DannyC
11-17-2013, 04:50 PM
Hi Tim,

Is that your 65 seat from OC?

What is the padding you have added to it?

I just opened my parcel to find that one of the rear ribs of the seat is cracked :-(.

Regards,

Dan.

sandman
11-17-2013, 04:58 PM
Great build Tim:) the rear end looks really sweet,The only thing I might add would be a small diagonal brace fore and aft of the head tube of 1/2" box to eliminate any flex of the spine if I was a high powered peddler which I am not HAHA,oh and I REALLY REALLY hate the fact your workshop is SOOOO tidy:joker:
regards
John

go1000go
11-17-2013, 05:45 PM
Hi Danny

Is that your 65 seat from OC?

What is the padding you have added to it?


Yep oc seat, with oc ventist pad bought at same time.

Workshop not always tidy !!

FrankCrank
11-17-2013, 08:11 PM
...coming along nice Tim, looks like you've beefed up the rear fork join, compared to the earlier photo, looks way strong now..........

trikeman
11-17-2013, 08:28 PM
I'd say it looked pretty strong after that jump test video. Why did you start over again and completely replace the old round rear forks with square tube? I think its easier to build a rear with the square tube, and was glad when Brad came up with that design, but once you had the round all welded up and passing the jump test, you obviously didn't trust it still. Its looking very good.

SirJoey
11-17-2013, 08:57 PM
Looks pretty darn sturdy to me! :)



**** The Truth Is Out There! ****
http://img384.imageshack.us/img384/7131/sirjoeysigmedij1.gif
(Geezer & Bent Enthusiast At Large)

go1000go
11-18-2013, 02:52 AM
I'd say it looked pretty strong after that jump test video. Why did you start over again and completely replace the old round rear forks with square tube? I think its easier to build a rear with the square tube, and was glad when Brad came up with that design, but once you had the round all welded up and passing the jump test, you obviously didn't trust it still. Its looking very good.

Trikeman, exactly my thoughts after the round tube version was complete, but I must have adjusted the wheel position at least three times and I never intended to have the rear seat stays as the highroller design calls for to brace the back end, so hence the modification, very happy that I have done this now.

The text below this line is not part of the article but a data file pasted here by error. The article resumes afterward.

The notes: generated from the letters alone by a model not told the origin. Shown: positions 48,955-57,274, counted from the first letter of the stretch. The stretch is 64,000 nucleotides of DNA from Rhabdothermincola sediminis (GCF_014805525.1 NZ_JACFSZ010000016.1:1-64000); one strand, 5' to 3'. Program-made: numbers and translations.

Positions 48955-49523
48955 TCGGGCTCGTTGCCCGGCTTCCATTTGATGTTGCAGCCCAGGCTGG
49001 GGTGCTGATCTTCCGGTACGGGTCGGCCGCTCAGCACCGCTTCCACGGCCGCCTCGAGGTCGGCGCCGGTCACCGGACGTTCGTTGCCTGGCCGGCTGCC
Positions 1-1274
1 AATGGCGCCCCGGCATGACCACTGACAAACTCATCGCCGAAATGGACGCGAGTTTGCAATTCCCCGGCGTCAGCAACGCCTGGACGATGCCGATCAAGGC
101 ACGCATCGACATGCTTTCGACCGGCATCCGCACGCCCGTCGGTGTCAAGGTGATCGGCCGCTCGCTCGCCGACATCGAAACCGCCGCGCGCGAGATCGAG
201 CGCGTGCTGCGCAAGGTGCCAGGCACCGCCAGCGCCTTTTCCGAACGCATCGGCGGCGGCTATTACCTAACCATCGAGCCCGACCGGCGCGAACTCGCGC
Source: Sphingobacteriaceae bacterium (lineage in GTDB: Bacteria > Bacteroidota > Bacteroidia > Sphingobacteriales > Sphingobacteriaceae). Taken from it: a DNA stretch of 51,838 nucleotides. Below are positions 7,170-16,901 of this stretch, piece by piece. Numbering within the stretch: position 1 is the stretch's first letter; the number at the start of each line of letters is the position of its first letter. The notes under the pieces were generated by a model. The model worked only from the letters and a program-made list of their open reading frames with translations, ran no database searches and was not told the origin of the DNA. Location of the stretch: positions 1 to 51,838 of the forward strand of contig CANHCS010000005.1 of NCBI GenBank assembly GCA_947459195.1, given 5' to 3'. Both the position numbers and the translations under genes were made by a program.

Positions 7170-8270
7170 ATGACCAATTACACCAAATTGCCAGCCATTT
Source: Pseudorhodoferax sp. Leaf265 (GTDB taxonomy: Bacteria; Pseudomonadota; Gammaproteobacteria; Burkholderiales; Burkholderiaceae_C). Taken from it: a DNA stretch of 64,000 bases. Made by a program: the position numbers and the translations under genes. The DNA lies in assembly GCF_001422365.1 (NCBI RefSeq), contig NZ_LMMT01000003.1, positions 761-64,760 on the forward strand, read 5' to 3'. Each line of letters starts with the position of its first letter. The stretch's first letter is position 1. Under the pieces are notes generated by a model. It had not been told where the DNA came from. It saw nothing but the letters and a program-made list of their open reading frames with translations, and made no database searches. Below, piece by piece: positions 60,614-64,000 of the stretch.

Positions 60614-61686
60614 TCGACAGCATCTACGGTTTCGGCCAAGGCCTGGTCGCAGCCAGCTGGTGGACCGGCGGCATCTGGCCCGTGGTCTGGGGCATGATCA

Frank and Sir Joey, yep strong it most certainly is, there is also a lot you cannot see beneath the stays that contribute to even more strength, overkill maybe..... But I am ok with that, at least it will not break.

DannyC
11-18-2013, 08:53 AM
Hi Tim,

Another Question if I may?

I noticed that the OC seat has no specific mounting points pre-applied.
What did you do to mount it, i'm not sure I can tell from your pictures in this thread where the load-points are arranged (on the ribs or on the pan of the seat)?

Is there a better thread where this is shown?

Regards,

Dan.

go1000go
11-18-2013, 11:40 AM
Hi Danny

I was equally unsure on seat mounts, look at this though
http://www.bentrideronline.com/messageboard/showthread.php?t=94844&page=3

Ultimately I did something similar to this

trikeman
11-18-2013, 12:02 PM
If you get a chance, I would like to see a better shot and/or description of how you beefed up that rear joint with the gusset(s). Your mod there looks very good. The guy in the referenced BROL post seemed to have some trouble with his in Mexico (on his 8,000 mile journey), requiring him to weld on some more reinforcement. His looks like overkill, but I guess when you are 3000 miles from home you don't want to take chances.

go1000go
11-18-2013, 02:20 PM
If you get a chance, I would like to see a better shot and/or description of how you beefed up that rear joint with the gusset(s). Your mod there looks very good. The guy in the referenced BROL post seemed to have some trouble with his in Mexico (on his 8,000 mile journey), requiring him to weld on some more reinforcement. His looks like overkill, but I guess when you are 3000 miles from home you don't want to take chances.

Trikeman, here goes

The rear fork is 30mm x 15mm x 2mm wall, so stronger to start with. The stays were joined as per warrior plans to 1.5"x1.5"x1.5mm square box section that the boom is made from.

It was at this point I read the BROL post and realised I may be storing up a problem and I had not drilled holes to allow the cables to pass through the frame, so I came up with the following modification.

I cut a channel on the underside of the stays to allow a 20mm x 10mm x 1.5mm wall to fit all the way back to the main boom. The stays had 6mm holes drilled into them to allow the inner tube to be rosette welded to the fork stay.